August 11, 2010

Puppies, kittens can’t be treated as badly as chickens

Scott Knox’s letter (Aug. 1) stated that $4 per dozen is too much to pay for free-range eggs. He implies that low prices justify the methods employed by factory “farms.”

Does he realize what kind of life “laying hens” have to endure?

Much of each birds’ beak is cut off using no painkillers. They live in cages measuring about 18-by-20 inches, along with five or more other hens, each with a wingspan of about 32 inches. They haven’t the room to raise their wings throughout their entire life and must stand on the wire bottoms of the cages or on top of their cagemates.

These cages are stacked, with excrement from the top cages falling into those below and into pits that line the barns. Lighting in the barns and food are manipulated to encourage unnaturally large laying cycles. The chickens are subjected to constant stress.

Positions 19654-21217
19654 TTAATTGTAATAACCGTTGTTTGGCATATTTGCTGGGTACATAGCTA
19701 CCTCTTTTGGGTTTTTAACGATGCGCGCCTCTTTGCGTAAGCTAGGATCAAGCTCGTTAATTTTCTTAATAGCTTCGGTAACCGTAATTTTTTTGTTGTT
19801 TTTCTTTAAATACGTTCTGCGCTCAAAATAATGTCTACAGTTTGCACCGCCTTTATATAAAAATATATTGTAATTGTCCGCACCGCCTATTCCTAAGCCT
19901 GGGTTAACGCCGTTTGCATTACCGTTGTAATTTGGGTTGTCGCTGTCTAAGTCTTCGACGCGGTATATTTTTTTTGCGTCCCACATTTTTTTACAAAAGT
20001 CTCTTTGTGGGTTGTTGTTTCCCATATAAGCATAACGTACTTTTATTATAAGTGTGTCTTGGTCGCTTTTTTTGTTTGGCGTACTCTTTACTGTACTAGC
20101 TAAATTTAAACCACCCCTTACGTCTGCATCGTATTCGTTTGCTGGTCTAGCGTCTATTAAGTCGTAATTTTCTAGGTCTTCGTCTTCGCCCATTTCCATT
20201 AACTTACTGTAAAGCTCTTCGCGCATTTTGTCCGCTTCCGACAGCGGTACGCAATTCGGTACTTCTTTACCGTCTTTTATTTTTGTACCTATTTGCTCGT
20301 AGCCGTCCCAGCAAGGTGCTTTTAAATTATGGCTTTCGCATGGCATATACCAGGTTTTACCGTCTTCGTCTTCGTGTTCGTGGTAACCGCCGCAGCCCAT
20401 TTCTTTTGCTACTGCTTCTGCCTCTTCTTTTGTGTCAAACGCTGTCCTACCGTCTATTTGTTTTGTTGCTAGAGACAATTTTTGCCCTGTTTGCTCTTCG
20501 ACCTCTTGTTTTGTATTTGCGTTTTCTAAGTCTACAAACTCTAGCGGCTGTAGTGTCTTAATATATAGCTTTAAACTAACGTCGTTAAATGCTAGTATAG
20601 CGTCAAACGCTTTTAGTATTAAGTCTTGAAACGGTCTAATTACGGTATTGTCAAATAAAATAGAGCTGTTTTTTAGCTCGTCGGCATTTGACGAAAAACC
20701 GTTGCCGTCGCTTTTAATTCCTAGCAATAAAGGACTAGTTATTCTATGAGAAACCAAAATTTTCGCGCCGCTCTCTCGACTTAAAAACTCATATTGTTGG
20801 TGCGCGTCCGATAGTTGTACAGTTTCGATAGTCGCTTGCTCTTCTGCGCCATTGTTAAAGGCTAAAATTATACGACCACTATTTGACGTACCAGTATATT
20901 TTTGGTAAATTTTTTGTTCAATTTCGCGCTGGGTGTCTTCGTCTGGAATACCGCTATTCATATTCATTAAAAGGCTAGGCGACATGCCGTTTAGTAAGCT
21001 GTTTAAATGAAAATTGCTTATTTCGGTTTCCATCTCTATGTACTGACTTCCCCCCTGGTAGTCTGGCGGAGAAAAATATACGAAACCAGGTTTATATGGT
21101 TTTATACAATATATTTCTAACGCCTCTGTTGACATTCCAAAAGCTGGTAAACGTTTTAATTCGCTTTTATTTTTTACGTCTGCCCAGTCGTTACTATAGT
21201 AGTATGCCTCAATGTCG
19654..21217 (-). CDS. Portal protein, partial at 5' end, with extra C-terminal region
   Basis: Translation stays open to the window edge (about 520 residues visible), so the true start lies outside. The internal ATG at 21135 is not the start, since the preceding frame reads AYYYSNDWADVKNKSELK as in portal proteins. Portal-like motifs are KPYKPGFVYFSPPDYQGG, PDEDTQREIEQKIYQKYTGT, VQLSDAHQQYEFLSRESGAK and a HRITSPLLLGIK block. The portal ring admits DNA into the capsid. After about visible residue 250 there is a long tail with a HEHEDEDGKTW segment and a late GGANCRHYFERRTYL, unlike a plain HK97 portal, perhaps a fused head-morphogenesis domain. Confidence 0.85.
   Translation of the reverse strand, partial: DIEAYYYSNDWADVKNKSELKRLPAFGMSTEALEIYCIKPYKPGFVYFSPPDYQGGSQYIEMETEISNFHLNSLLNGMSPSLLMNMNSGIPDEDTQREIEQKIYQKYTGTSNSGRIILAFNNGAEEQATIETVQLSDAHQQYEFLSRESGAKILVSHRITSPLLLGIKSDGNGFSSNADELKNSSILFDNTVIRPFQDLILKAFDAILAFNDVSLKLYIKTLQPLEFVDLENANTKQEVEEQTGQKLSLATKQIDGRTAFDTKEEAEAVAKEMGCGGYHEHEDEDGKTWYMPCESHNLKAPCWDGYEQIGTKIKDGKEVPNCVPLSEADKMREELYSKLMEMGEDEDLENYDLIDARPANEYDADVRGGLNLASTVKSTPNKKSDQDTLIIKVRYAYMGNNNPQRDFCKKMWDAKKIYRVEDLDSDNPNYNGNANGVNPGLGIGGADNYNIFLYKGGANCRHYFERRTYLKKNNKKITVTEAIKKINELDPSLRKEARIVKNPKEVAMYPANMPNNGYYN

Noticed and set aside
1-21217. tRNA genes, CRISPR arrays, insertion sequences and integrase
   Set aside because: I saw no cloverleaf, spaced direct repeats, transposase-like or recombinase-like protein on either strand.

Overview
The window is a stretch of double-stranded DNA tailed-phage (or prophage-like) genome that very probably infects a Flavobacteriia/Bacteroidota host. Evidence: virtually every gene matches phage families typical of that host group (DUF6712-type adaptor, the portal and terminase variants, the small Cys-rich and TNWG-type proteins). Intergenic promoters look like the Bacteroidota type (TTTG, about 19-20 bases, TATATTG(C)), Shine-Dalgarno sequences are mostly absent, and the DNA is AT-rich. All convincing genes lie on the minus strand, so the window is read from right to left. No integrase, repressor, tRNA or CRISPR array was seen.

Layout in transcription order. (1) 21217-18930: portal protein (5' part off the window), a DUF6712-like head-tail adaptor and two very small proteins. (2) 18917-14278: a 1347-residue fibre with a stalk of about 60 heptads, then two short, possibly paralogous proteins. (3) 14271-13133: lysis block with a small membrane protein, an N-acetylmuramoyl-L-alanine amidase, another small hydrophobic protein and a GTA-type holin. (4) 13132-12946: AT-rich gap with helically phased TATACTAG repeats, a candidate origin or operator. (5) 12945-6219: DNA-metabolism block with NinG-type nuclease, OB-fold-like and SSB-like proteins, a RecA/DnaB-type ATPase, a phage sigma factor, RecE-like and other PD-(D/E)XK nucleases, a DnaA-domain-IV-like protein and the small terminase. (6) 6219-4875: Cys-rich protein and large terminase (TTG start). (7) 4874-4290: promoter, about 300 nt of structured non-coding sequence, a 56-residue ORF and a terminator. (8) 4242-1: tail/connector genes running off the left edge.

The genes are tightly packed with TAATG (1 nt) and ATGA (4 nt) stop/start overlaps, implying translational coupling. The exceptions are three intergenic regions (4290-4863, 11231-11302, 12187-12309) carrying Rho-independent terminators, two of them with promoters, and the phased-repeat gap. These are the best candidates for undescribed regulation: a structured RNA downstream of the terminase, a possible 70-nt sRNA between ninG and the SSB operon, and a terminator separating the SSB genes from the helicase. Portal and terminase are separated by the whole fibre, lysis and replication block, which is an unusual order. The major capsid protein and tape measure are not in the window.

If we were talking about puppies or kittens here, the ASPCA would be called and charges would be filed, but because they are chickens, it somehow is all right to raise them in these horrific conditions.

I don’t understand it, and I refuse to support such an industry. We have alternatives. Several small farms around raise eggs using humane and organic methods. They can be identified in large grocery stores by a stamp on the carton that says “Certified Humane Raised and Handled.” They also can be found at local farmer’s markets and natural foods stores.

We have alternatives to supporting factory farms. Yes, the eggs cost more now, but if enough people support humane farming methods, the prices will go down. Supply and demand, remember? In the meantime,

I’m more than willing to pay an extra 16 cents per egg to stop the suffering of these birds.



Elizabeth Vigue

Waterville

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